• S. Pei, J. Cao, Y.L. Chi, B. Deng, C.D. Deng, H.S. Guo, D.Y. He, X. He, M. Hou, X.C. Kong, Q. Le, X. Li, J. Liu, R.L. Liu, W.B. Liu, K. Lv, C. Ma, H.Z. Ma, G. Pei, H. Song, L. Wang, S.H. Wang, X. Wang, Q. Yang, J. Yue, J.R. Zhang, F. Zhao, J.B. Zhao, J.X. Zhao, Z.S. Zhou
    IHEP, Beijing, People's Republic of China
  • M.I. Ayzatskiy, I.M. Karnaukhov, V.A. Kushnir, V.V. Mytrochenko, A.Y. Zelinsky
    NSC/KIPT, Kharkov, Ukraine
  • Y. Gohar
    ANL, Argonne, USA
  IHEP in China is designing and constructing a 100 MeV / 100 kW electron linac for NSC KIPT, which will be used as the driver of a neutron source based on a subcritical assembly. Recently, the physical design has been finalized. The chicane scheme instead of the RF chopper one has been selected. The mechanical design is on-going and will be finished in the very near future. The injector part of the machine has been installed in the experimental hall #2 of IHEP and is being commissioned and tested. The progress on the machine design and construction are reported, initial testing and commissioning results of the injector are also presented.
MOPB024 Beam Dynamics Simulation and Optimization for 10 MeV Superconducting e-Linac Injector for VECC-RIB Facility 225
  • A. Chakrabarti, S. Dechoudhury, V. Naik
    VECC, Kolkata, India
  • F. Ames, R.A. Baartman, Y.-C. Chao, R.E. Laxdal, M. Marchetto, L. Merminga, F. Yan
    TRIUMF, Vancouver, Canada
  • G. Goh
    SFU, Burnaby, BC, Canada
  Funding: This project is funded by Department of Atomic Energy, India
In the first phase of ongoing collaboration between VECC (India) and TRIUMF (Canada) a 10 MeV superconducting electron linac injector will be installed at VECC. This will constitute a 100 keV DC thermionic gun with grid delivering pulsed electron beam at 650 MHz. Owing to low energy from the gun, a capture cryo-module (CCM) consisting of two β = 1 single cell elliptical cavities (frequency = 1.3 GHz) will be inserted before a 9-cell β = 1 elliptical cavity that will provide acceleration to 10 MeV. The present paper depicts the beam dynamics simulation and optimization of different parameters for the injector with a realistic simulated beam emittance from the electron gun.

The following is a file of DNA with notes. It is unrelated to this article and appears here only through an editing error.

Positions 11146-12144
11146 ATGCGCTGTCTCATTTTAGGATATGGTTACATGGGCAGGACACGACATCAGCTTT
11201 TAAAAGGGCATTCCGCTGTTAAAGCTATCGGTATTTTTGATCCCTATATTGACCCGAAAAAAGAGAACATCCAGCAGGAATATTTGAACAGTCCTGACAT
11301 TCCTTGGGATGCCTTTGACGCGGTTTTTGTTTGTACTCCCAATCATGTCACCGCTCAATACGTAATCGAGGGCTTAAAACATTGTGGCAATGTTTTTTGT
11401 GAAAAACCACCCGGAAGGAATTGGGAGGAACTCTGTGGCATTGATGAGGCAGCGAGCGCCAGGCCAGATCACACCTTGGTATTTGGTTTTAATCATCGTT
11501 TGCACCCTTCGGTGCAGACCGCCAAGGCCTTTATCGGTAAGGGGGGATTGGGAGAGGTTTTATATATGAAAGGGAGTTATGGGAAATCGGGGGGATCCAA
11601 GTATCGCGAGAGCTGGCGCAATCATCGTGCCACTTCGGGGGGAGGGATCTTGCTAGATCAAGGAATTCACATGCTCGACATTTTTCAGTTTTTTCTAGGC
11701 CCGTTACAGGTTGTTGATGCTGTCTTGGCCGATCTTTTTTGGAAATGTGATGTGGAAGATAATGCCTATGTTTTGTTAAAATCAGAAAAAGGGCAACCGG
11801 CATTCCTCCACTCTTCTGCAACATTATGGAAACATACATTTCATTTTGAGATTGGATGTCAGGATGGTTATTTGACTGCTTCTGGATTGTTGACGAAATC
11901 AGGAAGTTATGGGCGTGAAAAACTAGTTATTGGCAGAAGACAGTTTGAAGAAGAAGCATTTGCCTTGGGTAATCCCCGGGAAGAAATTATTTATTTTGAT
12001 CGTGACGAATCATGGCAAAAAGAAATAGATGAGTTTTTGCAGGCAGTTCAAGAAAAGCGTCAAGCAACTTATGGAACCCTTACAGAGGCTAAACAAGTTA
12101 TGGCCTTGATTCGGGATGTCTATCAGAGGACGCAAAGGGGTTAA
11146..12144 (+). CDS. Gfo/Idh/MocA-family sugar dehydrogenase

MOPB025 1ms Multi-bunch Electron Beam Acceleration by a Normal Conducting RF Gun and Superconducting Accelerator 228
  • M. Kuriki, S. Hosoda, H. Iijima
    HU/AdSM, Higashi-Hiroshima, Japan
  • H. Hayano, J. Urakawa, K. Watanabe
    KEK, Ibaraki, Japan
  • G. Isoyama, R. Kato, K. Kawase
    ISIR, Osaka, Japan
  • S. Kashiwagi
    Tohoku University, Research Center for Electron Photon Science, Sendai, Japan
  • A. Kuramoto
    Sokendai, Ibaraki, Japan
  • K. Sakaue
    RISE, Tokyo, Japan
  Funding: Quantum Beam Project by MEXT, Japan
We perform electron beam generation and acceleration of 1 ms long pulse and multi-bunch format at KEK-STF (Superconducting Test Facility). The 1 ms long pulse beam is generated by a normal conducting photo-cathode L-band RF gun. The beam is boosted up to 40 MeV by a super-conducting accelerator. Aim of STF is to establish the super-conducting accelerator technology for ILC (International Linear Collider). The facility is concurrently used to demonstrate high brightness X-ray generation by inverse laser Compton scattering supported by MEXT Quantum Beam project. The RF gun cavity has been fabricated by DESY-FNAL-KEK collaboration. After conditioning process, a stable operation of the cavity up to 4.0 MW RF input with 1 ms pulse was achieved by keeping low dark current. 1 ms pulse generation and acceleration has been confirmed in March 2012. Quasi-monochromatic X-ray generation experiment by Laser-Compton will be carried out at STF from the next coming July. We report the latest status of STF.
MOPB026 TRIUMF/VECC e-Linac Injector Beam Test 231
  • R.E. Laxdal, F. Ames, Y.-C. Chao, K. Fong, C. Gong, A. Laxdal, M. Marchetto, W.R. Rawnsley, S. Saminathan, V.A. Verzilov, Q. Zheng, V. Zvyagintsev